What drives people crazy is wondering if they will pay more on a fixed or variable and if interest rates will go up or down. Ahhh! Forgeddaboudit!! Make stability the most important point in the beginning. If you want to live with fluctuations by picking a variable versus the regular fixed payments, then do so and get on with your affordable mortgage. Fixed term repayments usually revert to standard variable rates after the term.
Most lenders in general lend to retirement age as a limit, where income drops substantially. This “anchors” borrowers’ minds to longer mortgages when sometimes they do not need to. The main point to remember is that the longer you stretch out the loan the lower the repayments, but you will pay more to the bank in total. Check mortgage calculators online! Overpayment and lump sum injections off your mortgage can reduce the term or the monthly repayment.
The more you bring to the table yourself the less you will end up repaying to a bank attracting interest. Repaying the loan on a capital and interest basis is designed to repay the total loan by term end. As your capital reduces the monthly interest charged on it reduces and is offset by increases in the capital paid monthly. So, in the example (€300,000 @3.15% for 25 years) each repayment will be €1,446. The first month this is made up of €788 interest and €659 of capital but the last month 25 years later it is €3.79 interest and the capital paid is €1,442. Obviously, there will be fluctuations during the term, but this highlights the way the interest and capital interrelate.
Keeping your pot of gold
Using the scenario above it is worth highlighting the differences in interest rates on offer. Taking the highest and the lowest rates on the market for first time buyers borrowing 90% of the value of the property:
Highest rate BOI @ 4.5%, leading to repayments of €1,667pm and I know this will not stay the same, but say it does, you will pay €200,249 from your pot of gold in interest.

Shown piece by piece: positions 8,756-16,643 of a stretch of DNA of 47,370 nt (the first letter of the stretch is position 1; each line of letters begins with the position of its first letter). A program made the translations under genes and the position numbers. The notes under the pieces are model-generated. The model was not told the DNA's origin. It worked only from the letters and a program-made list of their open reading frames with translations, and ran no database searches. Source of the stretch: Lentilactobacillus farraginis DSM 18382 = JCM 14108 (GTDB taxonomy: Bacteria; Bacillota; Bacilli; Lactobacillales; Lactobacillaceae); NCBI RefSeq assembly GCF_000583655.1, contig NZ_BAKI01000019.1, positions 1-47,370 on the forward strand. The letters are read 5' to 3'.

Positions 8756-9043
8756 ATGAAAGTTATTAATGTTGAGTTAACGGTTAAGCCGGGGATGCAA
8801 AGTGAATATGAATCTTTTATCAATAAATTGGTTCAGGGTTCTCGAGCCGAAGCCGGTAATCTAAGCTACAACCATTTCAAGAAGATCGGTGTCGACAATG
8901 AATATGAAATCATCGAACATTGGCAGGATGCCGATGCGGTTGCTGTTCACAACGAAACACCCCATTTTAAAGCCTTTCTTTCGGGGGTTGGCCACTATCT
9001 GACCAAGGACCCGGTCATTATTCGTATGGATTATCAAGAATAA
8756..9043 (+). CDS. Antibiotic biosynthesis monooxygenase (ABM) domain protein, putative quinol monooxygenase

The lowest rate is AIB, offering 3.15% and the figures are different per month (€1,446) but the drop in your pot of gold over the term, other things being equal is €133,845
So, get to know these variables and dig down to how much it will cost you, not just per month but over the term. You will never predict exactly how much but minimise interest paid at each decision point where you can. If there is something clouding your view, like cashback offers get them costed as much as you can by a broker or the lender.
You can be in the dark about the price of a pint of milk but don’t be in the dark about mortgages. There are obviously many things that can affect monthly repayment amounts (introductory offers, fixed rate term, over payments, lump sum payments, arrears) but the variables and their interaction remain the same. What may look like the best deal on the surface may not be in the long term.
It’s all about affordability and while lenders check your repayment capacity carefully these days, try to think ahead and stress test for interest rate rises, pesky kids, your mid-life crisis and other threats to give you better insight.
“Boost your experience so you keep more of your money” Me
Some useful sites
General Mortgage information https://www.citizensinformation.ie/en/housing/owning_a_home/help_with_buying_a_home/paying_for_a_home.html
Basic but with excellent comparison of market: https://www.ccpc.ie/consumers/financial-comparisons/mortgage-comparisons/
Mmmm lovely graphs and lots of numbers: https://www.drcalculator.com/mortgage/